Five years ago, the state Legislature enacted a bill establishing a new statewide recycling goal putting the state on a track where by 2020, 75 percent of everything that currently goes into community landfills would instead be turned into materials that could be used again.
According to estimates provided by the Florida Department of Environmental Protection, 22 counties, including most in the Tampa Bay area, already have surpassed a DEP benchmark by recycling more than 40 percent of their annual solid waste each year.
So where do Hernando County's recycling efforts stand? Those same state figures show the county dismally lagging behind that goal. Just 24 percent of the solid waste collected annually is recycled, ranking the county 26th among the state's 67 counties, and behind its neighbors to the south and north — Pasco, which is ranked sixth, and Citrus, which is ranked 25th.
Ron Henricks, the DEP recycling manager, said Hernando's numbers are disappointing, especially considering that they include "recycling credits" offered to the county for its operation of a waste-to-energy system that turns landfill gas into electric power.
"For a county its size, Hernando should be doing better," Henricks said. "The fact that they are behind brings some concern that they may not be able to reach the 2020 goal."
Scott Harper, the county's solid waste services manager, doesn't think Hernando's numbers are all that bad, and believes the county has made positive headway since the state mandate was introduced.
"What those numbers don't say is that there are 41 counties that aren't doing as well as us," Harper said. "We're constantly working on ways to improve recycling and make it easier for residents to participate in it."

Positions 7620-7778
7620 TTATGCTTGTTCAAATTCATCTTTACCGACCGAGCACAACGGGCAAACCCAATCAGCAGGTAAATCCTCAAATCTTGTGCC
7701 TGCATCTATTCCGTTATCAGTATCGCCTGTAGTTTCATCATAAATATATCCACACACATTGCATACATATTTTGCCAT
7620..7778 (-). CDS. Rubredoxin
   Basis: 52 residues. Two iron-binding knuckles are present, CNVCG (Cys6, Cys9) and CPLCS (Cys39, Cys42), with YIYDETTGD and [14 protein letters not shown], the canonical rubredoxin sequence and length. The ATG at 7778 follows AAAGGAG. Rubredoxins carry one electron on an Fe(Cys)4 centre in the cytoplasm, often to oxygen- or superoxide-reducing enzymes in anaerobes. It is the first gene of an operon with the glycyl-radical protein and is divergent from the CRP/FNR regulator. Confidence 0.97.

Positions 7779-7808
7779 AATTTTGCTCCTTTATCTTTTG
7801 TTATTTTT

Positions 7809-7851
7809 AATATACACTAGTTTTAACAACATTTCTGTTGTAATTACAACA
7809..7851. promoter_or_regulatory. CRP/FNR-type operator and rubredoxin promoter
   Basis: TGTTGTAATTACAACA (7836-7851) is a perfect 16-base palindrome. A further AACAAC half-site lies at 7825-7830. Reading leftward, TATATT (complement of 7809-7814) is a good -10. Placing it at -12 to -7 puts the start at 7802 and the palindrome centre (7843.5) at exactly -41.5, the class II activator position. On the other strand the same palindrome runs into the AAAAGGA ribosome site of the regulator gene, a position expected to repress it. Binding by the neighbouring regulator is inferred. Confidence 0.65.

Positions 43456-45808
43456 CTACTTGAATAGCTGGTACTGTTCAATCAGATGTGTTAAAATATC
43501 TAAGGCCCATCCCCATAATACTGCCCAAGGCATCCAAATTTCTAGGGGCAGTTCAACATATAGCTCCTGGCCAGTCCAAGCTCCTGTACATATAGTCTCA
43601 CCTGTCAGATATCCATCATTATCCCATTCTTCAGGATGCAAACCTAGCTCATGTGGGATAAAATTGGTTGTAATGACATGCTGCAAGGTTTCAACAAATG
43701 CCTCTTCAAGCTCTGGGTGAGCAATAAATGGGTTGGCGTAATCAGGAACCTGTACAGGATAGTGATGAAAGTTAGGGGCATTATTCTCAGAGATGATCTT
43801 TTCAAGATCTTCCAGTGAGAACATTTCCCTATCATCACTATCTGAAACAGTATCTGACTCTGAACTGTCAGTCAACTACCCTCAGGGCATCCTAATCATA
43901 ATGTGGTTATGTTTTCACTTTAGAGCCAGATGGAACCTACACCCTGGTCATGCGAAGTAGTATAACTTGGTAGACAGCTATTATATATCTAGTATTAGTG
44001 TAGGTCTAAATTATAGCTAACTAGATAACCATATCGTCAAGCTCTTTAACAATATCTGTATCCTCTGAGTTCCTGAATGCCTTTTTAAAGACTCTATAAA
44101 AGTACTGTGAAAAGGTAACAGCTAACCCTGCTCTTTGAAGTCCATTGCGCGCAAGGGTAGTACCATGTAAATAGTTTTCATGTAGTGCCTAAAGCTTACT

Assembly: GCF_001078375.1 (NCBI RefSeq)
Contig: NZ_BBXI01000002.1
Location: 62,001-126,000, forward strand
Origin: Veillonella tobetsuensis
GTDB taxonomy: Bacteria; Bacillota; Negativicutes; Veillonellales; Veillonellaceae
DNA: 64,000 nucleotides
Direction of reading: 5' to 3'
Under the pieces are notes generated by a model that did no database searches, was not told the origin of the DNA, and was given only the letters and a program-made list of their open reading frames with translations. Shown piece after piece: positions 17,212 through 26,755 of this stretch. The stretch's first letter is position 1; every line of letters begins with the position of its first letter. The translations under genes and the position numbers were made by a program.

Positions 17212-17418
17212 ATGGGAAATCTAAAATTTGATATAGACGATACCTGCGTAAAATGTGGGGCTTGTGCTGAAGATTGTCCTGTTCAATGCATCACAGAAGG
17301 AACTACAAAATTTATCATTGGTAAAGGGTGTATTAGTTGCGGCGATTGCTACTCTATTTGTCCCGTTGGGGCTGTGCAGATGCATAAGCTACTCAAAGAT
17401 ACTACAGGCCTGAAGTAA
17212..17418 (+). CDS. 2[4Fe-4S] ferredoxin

City of Brooksville sanitation director Mike McQuown agreed, saying that participation in the city's curbside recycling program has increased 50 percent since a single-stream collection system was introduced 10 months ago, allowing residents to place all of their recyclables in one large plastic bag rather than separating plastics, newspapers, cans and other material.
"We've noticed also that we're picking up more recyclables at every stop," McQuown said.
Harper said that while Republic Services, the garbage collection company that now serves most of the county, has expressed interest in starting single-stream recycling, he doesn't know when the program might be launched. He added that all future garbage contracts in the county will include a requirement that the company offer single-stream recycling to its customers.
"Having it available to everyone will take a lot of material out of the landfill," Harper said. "There's conservation of natural resources. I really don't think you can find a downside to it."
Logan Neill can be reached at firstname.lastname@example.org or (352) 848-1435.